Learning From Those Who Live with Hunger — Vicar Ron Costen
I am preparing to be a Lutheran pastor later in life than do most other people who make this decision, as God brings us down different pathways to the same choices. However, after more than 30 years of teaching, doing social work and law, I now serve as a pastoral intern for policy development and providing pastoral care to those who visit the Ecumenical Food Pantry located at Messiah Lutheran Church in downtown Harrisburg. These current experiences have taught me more in three months than I have learned in many of the years of study and teaching to date. I have taught scores of policy courses that touch upon hunger issues, but I really had no knowledge of the lived experience of hunger, and related injustices, until just recently.
My learning began when Tracey DePasquale, director of Lutheran Advocacy Ministry in Pennsylvania (LAMPa) invited me, and others, to a daylong meeting on hunger sponsored by Pennsylvania’s first lady Frances Wolf. At that meeting I was surprised to learn of the large number of organizations and people involved in assuring that the most food deprived in Pennsylvania are able to continue receiving food assistance through school lunch programs, food pantries and other food provision services supported in part by state and federal tax dollars, along with donations from individuals, churches and other organizations.
One of the best experiences of that day was net-working with people who are long time food advocates. These included people from the Pittsburgh Food Council; Hunger-Free Lancaster; Greater Philadelphia Coalition against Hunger; the Central PA Food Bank and others. One of these people was Cheryl Burns, a long term food advocate and member of the LAMPa Policy Council, representing the Lower Susquehanna Synod. During our time together she introduced me and Pastor Holger Roggelin to the Evangelical Lutheran Church in America’s Domestic Hunger Grants Program. Pr. Roggelin and I, working with the board of the Ecumenical Food Pantry and Messiah’s Church Council assisted in putting together a grant application that, if funded, will provide additional funds for the Food Pantry and Messiah’s staff to be more involved with assisting those who come to the food pantry to deal with other areas of difficulty than food.
Being an intern at LAMPa and Messiah presented a perfect opportunity for me not only to learn about food policy issues through my LAMPa internship, it opened the door for me to be with and serve the Ecumenical Food Pantry guests that come five days a week from 10A until 2P to secure food. What is so surprising to me is that even though I have been a member of Messiah Church for 30 or more years, I had never before been present at the church during the week when the Food Pantry recipients came for food.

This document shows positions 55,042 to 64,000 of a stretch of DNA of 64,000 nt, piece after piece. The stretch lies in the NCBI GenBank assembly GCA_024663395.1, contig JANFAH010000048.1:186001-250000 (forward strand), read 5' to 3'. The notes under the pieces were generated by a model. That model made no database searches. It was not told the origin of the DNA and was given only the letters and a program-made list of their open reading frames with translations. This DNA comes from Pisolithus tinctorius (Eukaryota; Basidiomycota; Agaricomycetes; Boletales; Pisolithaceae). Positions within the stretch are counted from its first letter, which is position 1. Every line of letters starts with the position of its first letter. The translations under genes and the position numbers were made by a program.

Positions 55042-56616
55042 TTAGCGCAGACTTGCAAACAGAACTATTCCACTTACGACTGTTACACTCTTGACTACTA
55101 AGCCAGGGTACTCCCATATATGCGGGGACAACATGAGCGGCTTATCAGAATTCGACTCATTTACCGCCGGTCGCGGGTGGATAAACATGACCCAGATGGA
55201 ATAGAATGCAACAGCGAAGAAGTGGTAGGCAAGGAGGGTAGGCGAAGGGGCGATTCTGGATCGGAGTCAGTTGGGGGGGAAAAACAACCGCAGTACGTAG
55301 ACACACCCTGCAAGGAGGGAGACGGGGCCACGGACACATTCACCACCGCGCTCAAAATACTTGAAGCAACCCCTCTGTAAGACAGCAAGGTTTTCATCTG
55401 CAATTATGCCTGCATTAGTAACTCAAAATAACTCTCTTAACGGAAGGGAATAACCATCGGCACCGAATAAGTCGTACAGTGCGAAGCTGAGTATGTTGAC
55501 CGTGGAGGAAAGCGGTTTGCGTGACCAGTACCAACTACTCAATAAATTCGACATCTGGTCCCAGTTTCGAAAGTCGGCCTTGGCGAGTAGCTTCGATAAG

What is so striking is the host of additional needs that these recipients also experience: illness; nutritional deficiencies (both obesity and under nourishment); unemployment; homelessness; drug difficulties and other life challenges. I now work with these folks to seek to help them meet additional needs such as housing; finding transportation for job interviews and then to work if successful and financial assistance to the truly indigent.
If the ELCA hunger grant is awarded we will have greater ability to work with the Food Pantry recipients. Already Pastor Roggelin and I have reached out to the Pinnacle Health System, which serves the downtown Harrisburg area (and others) to secure health education on-site; health screenings on site; and the provision of a defibrillator and Narcan to revive those who have overdosed on opioids, who come to secure assistance at the Food Pantry and at Messiah.
I did not know how little I knew until I had the opportunity to seek to help from a pastoral role and discovered that there was a world of experiential knowledge and perspective that I lacked. Thankfully I am learning daily and by God’s grace will be, along with LAMPa, Messiah and the Ecumenical Food Pantry, able to extend God’s love to more neighbors.
I want to encourage all who read this to engage in advocacy and services and learn how much you can come to know and how gracious you can be in serving your neighbor with greater knowledge and understanding.